edoc

Validation of replicative phenotyping to detect and assign HIV-1 resistance in clinical specimens

Louvel, Séverine. Validation of replicative phenotyping to detect and assign HIV-1 resistance in clinical specimens. 2009, PhD Thesis, University of Basel, Faculty of Science.

[img]
Preview
PDF
5Mb

Official URL: http://edoc.unibas.ch/diss/DissB_8892

Downloads: Statistics Overview

Abstract

The ability of HIV-1 to develop resistance to antiretroviral drugs has limited the overall efficacy of combination therapy to suppress viral replication. Consequently, drug resistance testing has become an integral tool for many HIV specialists, particularly when managing patients who experience failure of antiretroviral therapy. Two principal methodologies are in current use for assessing resistance to antiviral agents: Genotyping and Phenotyping. The relative utility of the two types of resistance tests is a topic of a heated debate. The phenotypic technique, derived directly from patient leukocytes, is more labour-intensive and time-consuming. Nevertheless, it raised much interest with recent developments such as replicative phenotyping, which involve the constitution of recombinant virus genomes containing sequences from patient-derived viral protease and/or reverse transcriptase genes.
One aim of this study was to validate the PhenoTecT system, a “rPhenotyping”, as diagnostic tool applicable for detecting and assigning HIV resistance in clinical specimens. This methodology can also be performed where known limitations of standard Genotyping pose obstacles, e.g. its low sensitivity for detecting viral minority variants or its limits in dissecting mixed virus populations.
The questions to elucidate in this study were the following:
1. Is rPhenotyping as powerful as Genotyping to reveal HIV-1 resistance in routine use? (Chapter I)
2. Can rPhenotyping overcome the limitations of standard Genotyping?
- How do viral mixtures influence a resistance test? (Chapter II)
- Are clinically critical HIV minorities revealed by replicative Phenotyping? (Chapter III)
Statistical analysis of more than 1,000 patient data sets from the InPheno database (PhenoBase®) identified relevant discordances between genotyping (Stanford DB) and phenotyping (PhenoTecT) in the interpretation of resistance profiles. Discordance was defined as determination of reduced susceptibility by one but sensitivity by the other test (Geno-R/Pheno-S), or vice versa (Geno-S/Pheno-R). The set of data used in this study was all diagnostic analyses from 2002 to 2007The ability of HIV-1 to develop resistance to antiretroviral drugs has limited the overall efficacy of combination therapy to suppress viral replication. Consequently, drug resistance testing has become an integral tool for many HIV specialists, particularly when managing patients who experience failure of antiretroviral therapy. Two principal methodologies are in current use for assessing resistance to antiviral agents: Genotyping and Phenotyping. The relative utility of the two types of resistance tests is a topic of a heated debate. The phenotypic technique, derived directly from patient leukocytes, is more labour-intensive and time-consuming. Nevertheless, it raised much interest with recent developments such as replicative phenotyping, which involve the constitution of recombinant virus genomes containing sequences from patient-derived viral protease and/or reverse transcriptase genes.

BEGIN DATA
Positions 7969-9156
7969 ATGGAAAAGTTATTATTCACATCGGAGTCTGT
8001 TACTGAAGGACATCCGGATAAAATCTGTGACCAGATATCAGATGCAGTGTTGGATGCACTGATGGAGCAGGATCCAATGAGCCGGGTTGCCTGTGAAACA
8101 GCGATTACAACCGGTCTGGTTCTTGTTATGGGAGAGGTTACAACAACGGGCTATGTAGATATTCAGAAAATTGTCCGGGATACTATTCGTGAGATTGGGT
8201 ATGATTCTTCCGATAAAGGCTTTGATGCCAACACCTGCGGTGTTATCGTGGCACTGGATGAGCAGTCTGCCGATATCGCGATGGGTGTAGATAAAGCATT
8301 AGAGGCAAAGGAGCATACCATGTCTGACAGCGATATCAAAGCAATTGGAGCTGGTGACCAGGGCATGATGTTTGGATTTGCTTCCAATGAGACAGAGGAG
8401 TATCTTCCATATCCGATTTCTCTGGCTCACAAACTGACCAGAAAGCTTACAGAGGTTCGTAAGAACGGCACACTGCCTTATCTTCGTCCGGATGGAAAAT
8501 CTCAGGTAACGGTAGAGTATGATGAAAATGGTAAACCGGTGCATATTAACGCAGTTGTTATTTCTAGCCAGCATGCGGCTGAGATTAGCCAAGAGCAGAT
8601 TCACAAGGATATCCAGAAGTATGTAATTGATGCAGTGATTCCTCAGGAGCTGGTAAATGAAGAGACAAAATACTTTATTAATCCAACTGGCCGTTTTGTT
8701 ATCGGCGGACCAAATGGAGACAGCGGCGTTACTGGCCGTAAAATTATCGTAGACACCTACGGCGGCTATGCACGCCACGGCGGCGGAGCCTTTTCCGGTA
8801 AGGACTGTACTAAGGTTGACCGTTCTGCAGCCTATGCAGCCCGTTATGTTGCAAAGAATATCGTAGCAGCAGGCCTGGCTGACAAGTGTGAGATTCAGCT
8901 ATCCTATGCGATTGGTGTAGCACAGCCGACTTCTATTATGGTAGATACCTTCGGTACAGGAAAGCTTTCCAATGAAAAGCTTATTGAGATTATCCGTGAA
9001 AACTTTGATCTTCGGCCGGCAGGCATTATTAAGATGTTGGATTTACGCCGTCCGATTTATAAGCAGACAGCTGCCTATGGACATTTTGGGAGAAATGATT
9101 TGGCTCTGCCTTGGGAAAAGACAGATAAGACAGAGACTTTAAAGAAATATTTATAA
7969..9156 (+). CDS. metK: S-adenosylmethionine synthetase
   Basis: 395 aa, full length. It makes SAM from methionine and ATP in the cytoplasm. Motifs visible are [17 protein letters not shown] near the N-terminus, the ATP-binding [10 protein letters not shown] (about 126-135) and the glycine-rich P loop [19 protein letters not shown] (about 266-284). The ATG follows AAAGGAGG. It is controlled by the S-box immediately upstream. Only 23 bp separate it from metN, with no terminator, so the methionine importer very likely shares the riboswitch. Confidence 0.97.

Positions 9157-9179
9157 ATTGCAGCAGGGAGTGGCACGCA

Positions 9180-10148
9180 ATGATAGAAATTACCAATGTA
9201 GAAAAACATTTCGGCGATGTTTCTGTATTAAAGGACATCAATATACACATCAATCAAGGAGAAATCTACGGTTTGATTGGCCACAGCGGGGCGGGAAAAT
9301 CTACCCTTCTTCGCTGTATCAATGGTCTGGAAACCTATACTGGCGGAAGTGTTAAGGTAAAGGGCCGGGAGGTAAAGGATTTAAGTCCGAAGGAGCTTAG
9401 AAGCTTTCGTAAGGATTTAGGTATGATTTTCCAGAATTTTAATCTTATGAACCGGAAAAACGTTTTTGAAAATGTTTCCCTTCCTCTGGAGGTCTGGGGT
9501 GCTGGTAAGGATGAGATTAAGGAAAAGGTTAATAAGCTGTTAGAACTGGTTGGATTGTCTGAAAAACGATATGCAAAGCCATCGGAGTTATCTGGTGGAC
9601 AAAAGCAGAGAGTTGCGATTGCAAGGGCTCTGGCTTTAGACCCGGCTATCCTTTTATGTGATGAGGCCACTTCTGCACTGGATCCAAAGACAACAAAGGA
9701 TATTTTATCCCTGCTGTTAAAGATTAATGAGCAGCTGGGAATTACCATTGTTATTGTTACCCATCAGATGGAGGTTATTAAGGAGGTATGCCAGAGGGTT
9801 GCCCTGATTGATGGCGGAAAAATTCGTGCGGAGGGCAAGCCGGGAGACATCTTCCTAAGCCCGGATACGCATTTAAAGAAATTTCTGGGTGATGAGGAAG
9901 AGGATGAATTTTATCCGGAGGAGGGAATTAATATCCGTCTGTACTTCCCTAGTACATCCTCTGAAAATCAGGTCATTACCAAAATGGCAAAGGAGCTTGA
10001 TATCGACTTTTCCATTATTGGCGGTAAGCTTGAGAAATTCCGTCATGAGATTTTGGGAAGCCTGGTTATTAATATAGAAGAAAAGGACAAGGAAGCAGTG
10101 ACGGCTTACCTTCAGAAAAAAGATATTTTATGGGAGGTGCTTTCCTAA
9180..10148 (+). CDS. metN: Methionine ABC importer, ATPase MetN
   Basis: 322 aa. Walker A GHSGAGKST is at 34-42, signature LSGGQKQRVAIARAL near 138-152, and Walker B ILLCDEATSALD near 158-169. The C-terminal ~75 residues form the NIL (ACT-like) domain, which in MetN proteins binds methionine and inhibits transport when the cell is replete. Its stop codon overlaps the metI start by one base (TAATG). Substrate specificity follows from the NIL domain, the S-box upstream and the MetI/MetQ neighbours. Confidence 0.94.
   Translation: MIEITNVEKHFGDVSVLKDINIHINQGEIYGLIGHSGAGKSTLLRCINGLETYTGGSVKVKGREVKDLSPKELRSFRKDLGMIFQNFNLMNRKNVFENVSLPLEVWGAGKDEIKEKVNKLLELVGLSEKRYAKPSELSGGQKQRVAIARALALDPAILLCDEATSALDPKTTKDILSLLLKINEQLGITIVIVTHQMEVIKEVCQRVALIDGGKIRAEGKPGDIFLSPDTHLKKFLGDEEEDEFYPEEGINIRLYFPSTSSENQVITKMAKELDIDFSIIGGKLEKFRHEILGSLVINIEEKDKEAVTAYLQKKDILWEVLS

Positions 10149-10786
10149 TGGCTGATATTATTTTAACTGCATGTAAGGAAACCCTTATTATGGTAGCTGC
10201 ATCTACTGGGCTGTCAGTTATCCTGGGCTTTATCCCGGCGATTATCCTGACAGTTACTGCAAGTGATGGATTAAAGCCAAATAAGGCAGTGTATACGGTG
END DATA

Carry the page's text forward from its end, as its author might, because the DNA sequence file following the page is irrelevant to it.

One aim of this study was to validate the PhenoTecT system, a “rPhenotyping”, as diagnostic tool applicable for detecting and assigning HIV resistance in clinical specimens. This methodology can also be performed where known limitations of standard Genotyping pose obstacles, e.g. its low sensitivity for detecting viral minority variants or its limits in dissecting mixed virus populations.
The questions to elucidate in this study were the following:
1. Is rPhenotyping as powerful as Genotyping to reveal HIV-1 resistance in routine use? (Chapter I)
2. Can rPhenotyping overcome the limitations of standard Genotyping?
- How do viral mixtures influence a resistance test? (Chapter II)
- Are clinically critical HIV minorities revealed by replicative Phenotyping? (Chapter III)